Wednesday, September 16, 2009

Review: Here and Always Have Been

I don’t usually deal with modern fiction on this blog, but the very nice Kenneth “Craigside” offered to send me his book to review (free book! For free!). How can I resist? Here and Always Have Been is a collection of erotic and semi-erotic short stories ranging in time from prehistoric cavemen to the 1950’s.

I have to say first that I liked a lot of the little things and the plots. He displays a lot of original thought. There are a lot of funny bits that made me smile or laugh out loud. Clearly he did some research and at least knows his way around a list of dead white queers. I was disappointed that there was not really a lot of historical detail for him to have gotten wrong, though- it wasn’t the emphasis, merely the setting.

The porny bits are not really to my taste, which is partly biological on my part and partly the style and tone, which somehow manages to be coy and clinical simultaneously. The settings, actions, and characters are not very realistic, not because he didn’t do his research but because they’re driven by sexual fantasy rather than true character development. I like emotion powering my sex rather than kink, which takes a pride of place in many stories. I think my favorite story was “The Ballad of Sadie”, which has no sex but only innuendo, and in the others I liked such as “The Last Roman God”, “Saladin’s Loom”, and “Will’s Best Bed” it was the ideas I enjoyed more than the execution. (Saladin's men kidnap Richard Lionheart with a sexy plan to get him out of the Holy Land? Tell me more!) A lot of these stories were disappointing because they have such potential and I didn’t see it filled the way I’d like.

Overall impression: it’s clear to me he’s new to the genre. He sent me the book for my history perspective, and I had no problems there, but the writing is unpracticed. I enjoyed it at first, but it wore thin after reiterations of the same thing over and over with different names and kinks. Very possibly a lot of my critique comes of my not being the target market- I don’t generally enjoy the style of mainstream erotica.

All that said, I’d like to read his next work, if he chooses to continue on this path. I love witnessing people improve, and Kenneth Craigside shows some promise.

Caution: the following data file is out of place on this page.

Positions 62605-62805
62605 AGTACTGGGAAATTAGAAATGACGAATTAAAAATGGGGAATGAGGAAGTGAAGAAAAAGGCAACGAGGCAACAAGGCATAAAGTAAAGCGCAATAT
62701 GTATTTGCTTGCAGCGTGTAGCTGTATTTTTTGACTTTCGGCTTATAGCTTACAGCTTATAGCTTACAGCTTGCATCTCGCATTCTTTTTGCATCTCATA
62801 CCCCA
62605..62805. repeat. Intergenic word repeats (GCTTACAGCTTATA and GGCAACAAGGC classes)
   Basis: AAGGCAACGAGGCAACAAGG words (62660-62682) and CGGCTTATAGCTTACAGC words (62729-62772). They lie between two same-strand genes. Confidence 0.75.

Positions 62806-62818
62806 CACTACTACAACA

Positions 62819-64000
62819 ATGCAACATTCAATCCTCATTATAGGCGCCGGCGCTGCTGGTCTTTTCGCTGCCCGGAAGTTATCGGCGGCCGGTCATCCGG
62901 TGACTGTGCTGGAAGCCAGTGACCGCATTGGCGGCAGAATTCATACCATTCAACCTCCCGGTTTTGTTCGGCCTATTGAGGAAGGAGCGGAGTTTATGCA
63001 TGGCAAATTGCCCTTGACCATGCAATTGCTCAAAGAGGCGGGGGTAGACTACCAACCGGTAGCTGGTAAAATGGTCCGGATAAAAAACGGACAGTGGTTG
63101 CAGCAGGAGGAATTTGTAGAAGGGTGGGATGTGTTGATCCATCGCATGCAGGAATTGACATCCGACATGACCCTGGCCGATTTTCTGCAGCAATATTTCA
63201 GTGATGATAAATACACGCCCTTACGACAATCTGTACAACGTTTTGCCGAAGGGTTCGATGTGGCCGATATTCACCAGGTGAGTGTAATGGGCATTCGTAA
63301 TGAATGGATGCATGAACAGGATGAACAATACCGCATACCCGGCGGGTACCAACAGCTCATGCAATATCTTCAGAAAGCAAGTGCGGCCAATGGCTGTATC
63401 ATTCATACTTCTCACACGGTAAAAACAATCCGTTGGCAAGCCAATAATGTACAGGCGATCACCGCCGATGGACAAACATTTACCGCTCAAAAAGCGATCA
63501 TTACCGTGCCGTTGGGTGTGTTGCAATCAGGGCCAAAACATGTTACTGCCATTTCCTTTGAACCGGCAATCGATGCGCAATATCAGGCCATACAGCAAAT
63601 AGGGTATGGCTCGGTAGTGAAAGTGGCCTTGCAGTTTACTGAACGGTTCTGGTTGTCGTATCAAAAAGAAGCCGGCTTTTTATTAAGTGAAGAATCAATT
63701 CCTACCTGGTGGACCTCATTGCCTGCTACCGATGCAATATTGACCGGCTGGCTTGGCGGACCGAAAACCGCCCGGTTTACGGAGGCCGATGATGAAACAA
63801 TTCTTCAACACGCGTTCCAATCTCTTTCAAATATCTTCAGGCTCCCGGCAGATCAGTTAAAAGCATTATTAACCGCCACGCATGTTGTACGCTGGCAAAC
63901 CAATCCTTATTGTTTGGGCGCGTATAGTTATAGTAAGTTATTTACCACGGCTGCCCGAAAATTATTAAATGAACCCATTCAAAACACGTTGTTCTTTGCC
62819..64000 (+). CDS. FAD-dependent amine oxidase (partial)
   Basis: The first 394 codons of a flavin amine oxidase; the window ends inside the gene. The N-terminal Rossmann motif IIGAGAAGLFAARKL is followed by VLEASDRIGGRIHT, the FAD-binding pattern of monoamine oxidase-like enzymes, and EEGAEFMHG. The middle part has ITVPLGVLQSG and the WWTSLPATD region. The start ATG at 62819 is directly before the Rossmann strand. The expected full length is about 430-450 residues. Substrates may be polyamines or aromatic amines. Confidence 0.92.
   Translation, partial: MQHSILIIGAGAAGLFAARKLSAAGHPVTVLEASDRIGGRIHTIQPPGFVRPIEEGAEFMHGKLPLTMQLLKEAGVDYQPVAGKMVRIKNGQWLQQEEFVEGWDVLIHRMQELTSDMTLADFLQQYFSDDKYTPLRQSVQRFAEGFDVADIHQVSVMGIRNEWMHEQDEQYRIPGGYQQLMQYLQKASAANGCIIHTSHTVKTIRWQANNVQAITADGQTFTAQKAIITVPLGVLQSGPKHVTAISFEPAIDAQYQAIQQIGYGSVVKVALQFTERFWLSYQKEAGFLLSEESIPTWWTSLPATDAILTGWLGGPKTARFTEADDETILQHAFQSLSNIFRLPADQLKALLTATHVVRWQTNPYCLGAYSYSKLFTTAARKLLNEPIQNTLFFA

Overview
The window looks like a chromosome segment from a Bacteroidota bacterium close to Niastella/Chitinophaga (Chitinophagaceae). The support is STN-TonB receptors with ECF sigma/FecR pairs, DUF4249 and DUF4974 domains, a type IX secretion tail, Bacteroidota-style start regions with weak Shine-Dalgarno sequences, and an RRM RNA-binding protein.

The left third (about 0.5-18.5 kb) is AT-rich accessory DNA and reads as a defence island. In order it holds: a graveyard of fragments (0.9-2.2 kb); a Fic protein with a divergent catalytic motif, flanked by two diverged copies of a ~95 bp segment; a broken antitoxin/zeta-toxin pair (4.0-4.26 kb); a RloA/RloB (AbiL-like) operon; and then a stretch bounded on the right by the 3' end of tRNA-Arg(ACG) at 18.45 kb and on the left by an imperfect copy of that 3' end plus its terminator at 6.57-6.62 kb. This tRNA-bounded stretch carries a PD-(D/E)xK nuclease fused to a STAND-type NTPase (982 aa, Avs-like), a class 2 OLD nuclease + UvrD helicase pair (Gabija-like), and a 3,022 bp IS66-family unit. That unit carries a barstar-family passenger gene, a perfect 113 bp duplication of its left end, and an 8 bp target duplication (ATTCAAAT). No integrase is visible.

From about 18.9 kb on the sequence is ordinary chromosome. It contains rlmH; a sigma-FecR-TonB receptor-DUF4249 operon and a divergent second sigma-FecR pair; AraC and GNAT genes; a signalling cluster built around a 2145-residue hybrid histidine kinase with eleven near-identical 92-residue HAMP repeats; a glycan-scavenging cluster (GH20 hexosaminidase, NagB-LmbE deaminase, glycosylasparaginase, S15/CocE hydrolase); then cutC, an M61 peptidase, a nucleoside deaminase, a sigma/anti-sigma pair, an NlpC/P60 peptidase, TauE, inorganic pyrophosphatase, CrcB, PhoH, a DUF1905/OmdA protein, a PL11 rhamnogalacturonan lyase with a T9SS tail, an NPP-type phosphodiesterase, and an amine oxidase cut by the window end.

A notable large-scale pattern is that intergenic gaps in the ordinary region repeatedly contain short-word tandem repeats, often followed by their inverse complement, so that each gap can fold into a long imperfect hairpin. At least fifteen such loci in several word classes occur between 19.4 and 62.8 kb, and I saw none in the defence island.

Go buy it. Maybe you'll like it.

Tuesday, September 8, 2009

LJ options

So I totally could have made an RSS feed and been versatile, but Livejournal is what I know, so I made an LJ to crosspost everything at:

Fun! Icons! A better user interface (imho)! Go. Put me on your friends. And even if I go months without posting, there one will come one day, like a surprise present. It'll be great.

Wednesday, June 10, 2009

"New" schools of thought on Puritan sexuality?

I have a really good book here by Richard Godbeer, Sexual Revolution in Early America. His first chapters detail the research into Puritan sexuality (and, following logically, homosexuality), which I found pretty surprising, though I hadn't really looked into the subject that much. He cites Nathaniel Hawthorne as creating or at least spreading the image of the dry, strict, hardhearted Puritan.

From page 77:
"Ministers encouraged their flock to feel Christ's love as a romantic, voluptuous experience. 'Here he comes,' rhapsodized [Samuel] Willard, 'to give us the caresses of his love, and lay us in his bosom and embraces. And now, oh my soul! Hast thou ever experienced the love of a savior?' The redeemed would 'ly in Christ's bosom, and be ravished with his dearest love, and most intimate embraces.'"

Earlier in the chapter he quotes some Edward Taylor.
Page 53:
"In poetry written between the 1680s and 1720s, Taylor envisaged Christ as "a spotless male in prime" and addressed his savior in language of utter infatuation:
Thou art the lovli'st object ever spread
With brightest beauty object ever wore
Of purest flashes of pure white and red
That ever did or could the love allure.
Lord make my love and thee its object meet
And me in folds of such love raptures keep."

Cotton Mather is quoted of the phrase "heavenly ejaculations". Not really scientific, because he also meant "spontaneous prayer", but it did give me a little pause.

It occurred to me that the Ganymede metaphor for souls going up to Christ makes an odd sense in this new light. Also this is a really short version of his stuff, go read the book, there's a lot more where this came from and it looks less sketchy when you don't read it on the internet.

Oh yeah! Katz! His comment is less funny now that I've gone and looked it up. But it does indicate that the above short statements were pretty well accepted historical fact even in the 1980s. His footnote, from page 43 of Gay/Lesbian Almanac: "My reading of the documents, and my stress of the Puritans' negative valuation of erotic lust (as opposed to child production), contradicts the now generally accepted interpretations of Edmund Morgan, William and Mallerville Haller, and other historians responsible for the revisionist line that the Puritans were not as "Puritanical" as the popular stereotype would have it. The stereotype, I think, is closer to reality than the prevailing revisionism."


Wednesday, June 3, 2009

In which our hero returns from the grave

Been in Florida. Sorry.

I have a couple topics for posts lined up. Uno: the Epic (and funny) Historian Infighting between Gary Leupp and Paul Schalow, as documented in Monumenta Nipponica. Dude, you guys are two of the (maybe) four (white) people in this field! I thought you'd be buds or something. Dos: 17thC Puritan homoerotic visions of Your Relationship With Jesus Christ, and the following cries of "Revisionism!", especially coming from Katz where I hadn't expected that much vitriol. That's a fun sentence. When did you last see "Puritan" and "homoerotic" in the same place?